Citizens Excluded from the Budget Process
In preparing for the upcoming Budget Hearings, the City deviated from prior years’ process by excluding citizen members, stating that only the Council can make policy decisions. Unlike prior years, citizen members were omitted from discussions about “assumptions,” that are changes to the base budget. Instead, the City bypassed the Citizens’ role and scheduled “special meetings” for city councilors only and closed the public forum segment. Ashlanders in general could not comment. Also, deviating from prior practice, the City approved hiring of additional police officers without input from the citizens on the Committee and without securing funding sources other than mentioning the possibility of adding a flat surcharge to utility billing statements. The end result was a flawed process resulting in additional work for everyone involved. It seems the “spirit” of having citizens participate in the process is not being valued or honored.
The budget document that was released on May 4, 2017 contained numerous numerical errors, was light on detailed information (resulting in more than 150 documents being provided during the Budget Hearings), and noticeably missing from the budget document were the many Performance Measures that provide insight into the performance of Departments’ operations. For example, the Police Department regularly provided information on department performance that included graphs, charts, and 23 Performance Measures such as “Have adequate staffing to safely handle an incident 99% of the time.” The 2017-19 budget document this year contained 3 performance measures for the police Department at a time the Police Chief is requesting hiring five police officers costing the City more than a million dollars in the biennium. During deliberations, the Mayor stated that it is not the duty of the citizens to ask about performance measures. In the end, citizens serving on the Budget committee were shut down and continue to have many unanswered questions.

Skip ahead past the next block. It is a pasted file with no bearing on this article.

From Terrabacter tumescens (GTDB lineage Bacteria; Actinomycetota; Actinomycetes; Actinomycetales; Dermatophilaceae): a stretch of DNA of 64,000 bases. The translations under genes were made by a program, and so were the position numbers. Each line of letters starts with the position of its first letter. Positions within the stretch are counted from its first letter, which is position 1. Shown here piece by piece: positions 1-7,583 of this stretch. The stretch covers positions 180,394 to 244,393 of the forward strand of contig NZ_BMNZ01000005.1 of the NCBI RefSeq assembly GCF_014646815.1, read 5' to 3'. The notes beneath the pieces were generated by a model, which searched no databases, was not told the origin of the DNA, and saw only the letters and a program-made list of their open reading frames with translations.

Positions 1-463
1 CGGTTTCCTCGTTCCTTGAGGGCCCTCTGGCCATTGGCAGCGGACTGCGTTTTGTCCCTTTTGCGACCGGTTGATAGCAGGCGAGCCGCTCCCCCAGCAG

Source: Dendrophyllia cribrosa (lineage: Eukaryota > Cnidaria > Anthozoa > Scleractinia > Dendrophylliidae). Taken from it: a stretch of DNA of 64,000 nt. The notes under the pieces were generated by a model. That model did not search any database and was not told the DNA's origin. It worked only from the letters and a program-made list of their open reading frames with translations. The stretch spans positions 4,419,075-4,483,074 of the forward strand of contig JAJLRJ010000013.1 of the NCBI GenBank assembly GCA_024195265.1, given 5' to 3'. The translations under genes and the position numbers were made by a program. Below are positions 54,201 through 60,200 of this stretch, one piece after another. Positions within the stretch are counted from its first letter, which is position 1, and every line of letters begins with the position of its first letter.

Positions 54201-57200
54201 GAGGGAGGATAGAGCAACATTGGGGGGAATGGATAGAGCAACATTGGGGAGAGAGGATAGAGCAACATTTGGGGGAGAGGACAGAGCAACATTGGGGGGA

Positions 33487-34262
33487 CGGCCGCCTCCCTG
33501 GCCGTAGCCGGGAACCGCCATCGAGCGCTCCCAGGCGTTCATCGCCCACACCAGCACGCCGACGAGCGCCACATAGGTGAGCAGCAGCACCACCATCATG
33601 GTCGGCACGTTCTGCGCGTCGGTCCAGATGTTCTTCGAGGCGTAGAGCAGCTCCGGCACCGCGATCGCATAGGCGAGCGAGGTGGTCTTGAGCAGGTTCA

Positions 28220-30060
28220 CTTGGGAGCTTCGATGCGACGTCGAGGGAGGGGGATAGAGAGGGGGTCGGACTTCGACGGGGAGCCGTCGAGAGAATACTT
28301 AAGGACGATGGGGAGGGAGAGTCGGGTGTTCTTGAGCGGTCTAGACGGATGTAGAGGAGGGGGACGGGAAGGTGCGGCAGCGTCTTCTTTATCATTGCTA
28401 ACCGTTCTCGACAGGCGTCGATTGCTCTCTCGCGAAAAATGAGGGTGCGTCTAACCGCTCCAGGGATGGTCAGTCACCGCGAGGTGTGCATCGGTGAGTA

It is now apparent the City Council wants to push forward its agenda without any resistance from citizens including seasoned citizens on the Budget Committee. For that matter, it seems this City Council does not let budget constraints stop them from their agenda, as they will simply approve hiring employees, suggesting that the cost may be added to utility statements. Former Budget Committee members spoke out against the proposed budget, particularly, that of the unconventional process to hire five police officers without identifying a funding source, thereby placing an additional burden on Ashlanders. Overall, for this budget process, the Mayor and City Council followed a flawed process that has resulted in a flawed budget. As one former councilor stated the budget document is a “disaster.” The four Budget Committee members who sign this article, all voted not to approve the budget.
The Mayor and City Councilors have run for office on the premise of “transparency”. Transparency is a practice, not just a word. It is defined as “an organization or its activities that are open to public scrutiny”. We request the Mayor and City Councilors to open those doors to public scrutiny by scheduling quarterly meetings to freely discuss the budget and financial health of the City, including that of performance measures. Let’s work together to practice transparency. If you feel the same, please write to the city councilors at email@example.com and also include Budget Committee Chair David Runkel at Runkels@hotmail.com.
David Runkel, Budget Committee Chair
Garrett Furuichi, Budget Committee Vice Chair
Shaun Moran, Budget Committee
Mary Cody, Budget Committee